So what does this mean for us on the ground? It’s not just political science babble. It means that if our government were left to a pure democracy, we may never have evolved into who we are today as a society. It means that Brown V. The Board of Education, the Supreme Court ruling that ended school segregation, was based on the constitution. Without that particular document to rely on popular opinion would have held fast, and schools would have remained segregated.

Each amendment to the constitution guarantees critical rights to citizens, that even when they become unpopular, may not be denied. You don’t have to go beyond the first of twenty-seven amendments to see how critical this document is. The first amendment guarantees our rights of freedom of religion, freedom of speech, freedom of the press, freedom of assembly, and freedom of petition. I mean really, it kind of guarantees the right to be a Unitarian Universalist. It guarantees our right to stand up as a voice of dissent, as a religious minority, and not fear that the majority will simply vote to silence us. That’s important stuff, and it is anything but democracy.

This morning, we are talking about the limits of democracy. It is a particularly important topic, not as a civics lesson. It is important to us, because as Unitarian Universalis, we hold Democratic principles as one of our highest values. We read it to together earlier in the responsive reading. It’s in the fifth principle. We affirm and promote the right of conscience and the use of the democratic process within our congregations and in society at large.

It’s interesting. I wonder if other religious institutions specify the form of governance that they believe in as a principle. We are very clear, that we think that the best form of governance for our religious community, and for our country is governance by the people, where each voice is heard equally. We believe in democracy because we believe that we as humans, are our best selves when we come together in community to solve our problems on an equal footing.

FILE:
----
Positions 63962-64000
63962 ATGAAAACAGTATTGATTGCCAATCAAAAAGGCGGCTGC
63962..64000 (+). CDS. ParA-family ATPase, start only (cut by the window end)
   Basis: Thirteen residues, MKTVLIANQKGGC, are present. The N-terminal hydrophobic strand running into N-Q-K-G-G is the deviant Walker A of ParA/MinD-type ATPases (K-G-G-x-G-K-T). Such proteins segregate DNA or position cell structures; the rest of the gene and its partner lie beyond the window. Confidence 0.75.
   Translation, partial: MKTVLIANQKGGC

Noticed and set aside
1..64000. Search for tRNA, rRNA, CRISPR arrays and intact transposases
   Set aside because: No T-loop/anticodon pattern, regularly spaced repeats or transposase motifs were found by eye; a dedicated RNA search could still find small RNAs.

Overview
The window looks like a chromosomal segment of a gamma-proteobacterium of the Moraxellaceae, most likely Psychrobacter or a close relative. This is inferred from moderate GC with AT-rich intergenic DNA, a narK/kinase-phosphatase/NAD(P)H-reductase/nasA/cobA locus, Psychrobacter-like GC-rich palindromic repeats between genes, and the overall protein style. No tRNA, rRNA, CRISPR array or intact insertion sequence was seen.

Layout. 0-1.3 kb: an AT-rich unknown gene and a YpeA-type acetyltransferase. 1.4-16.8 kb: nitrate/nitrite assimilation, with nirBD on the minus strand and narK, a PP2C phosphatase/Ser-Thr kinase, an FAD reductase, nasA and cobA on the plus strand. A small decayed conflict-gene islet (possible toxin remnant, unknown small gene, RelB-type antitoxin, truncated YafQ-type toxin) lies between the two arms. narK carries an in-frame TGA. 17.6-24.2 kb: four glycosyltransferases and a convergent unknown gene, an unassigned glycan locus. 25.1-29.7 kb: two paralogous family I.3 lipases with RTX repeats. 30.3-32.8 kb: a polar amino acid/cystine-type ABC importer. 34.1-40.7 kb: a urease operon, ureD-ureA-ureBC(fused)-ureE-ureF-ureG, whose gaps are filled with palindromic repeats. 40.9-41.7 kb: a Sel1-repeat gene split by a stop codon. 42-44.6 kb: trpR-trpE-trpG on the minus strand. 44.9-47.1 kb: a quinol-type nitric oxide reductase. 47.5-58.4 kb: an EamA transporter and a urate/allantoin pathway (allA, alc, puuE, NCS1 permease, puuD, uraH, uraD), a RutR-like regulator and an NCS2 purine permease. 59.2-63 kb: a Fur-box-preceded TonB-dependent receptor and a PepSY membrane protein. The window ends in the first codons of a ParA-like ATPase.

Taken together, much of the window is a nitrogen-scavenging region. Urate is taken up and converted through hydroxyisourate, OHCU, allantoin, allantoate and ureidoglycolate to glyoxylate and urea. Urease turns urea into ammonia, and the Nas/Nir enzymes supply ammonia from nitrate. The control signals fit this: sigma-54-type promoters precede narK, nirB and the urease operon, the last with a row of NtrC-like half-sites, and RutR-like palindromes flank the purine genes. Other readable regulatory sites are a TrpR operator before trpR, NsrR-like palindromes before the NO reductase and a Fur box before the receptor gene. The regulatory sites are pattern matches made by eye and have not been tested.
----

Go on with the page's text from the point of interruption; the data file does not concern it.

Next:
But we also believe on something else. Something that occasionally stands in stark contrast to democracy. We believe in the prophetic imperative. Each person has not only the right, but the responsibility to speak what is in their heart and act on their conscience. You may have noticed that “the right of conscience,” is actually listed as a value in the same principle as democracy. We affirm and promote the right of conscience and the use of the democratic process within our congregations and in society at large.

That seems to me like a really nice sense of balance, the democratic process and the right of conscience. Of course I would through in our Constitution as well, as a nice guardian of rights. So what is the prophetic imperative? What is this balance to the will of the masses?
Prophetic Imperative
The prophetic imperative is a right and responsibility to speak up when we know that something is not right. And it is hard, it means standing up to the prevailing culture, often to the democratically recognized public opinion, to say “STOP, This is not right.” Ethics is not a popularity contest. In fact sometimes, it’s only a small handful of people who are able to recognize the gross injustices of a wider society. Sometimes it’s only one, a prophet.
We often think of prophets as people who foretell the future. That is one role that they play, but in Hebrew, the term is most often used to describe someone who speaks for someone else. The prophet is not an ancient fortuneteller, but simply someone who speaks on behalf of another.

The Hebrew Bible is full of stories of prophets. There are major prophets and minor prophets. Today, we read them as fairly simple stories as individuals bringing warning about injustice. But these ancient stories of prophets carry revolutionary significance for human history.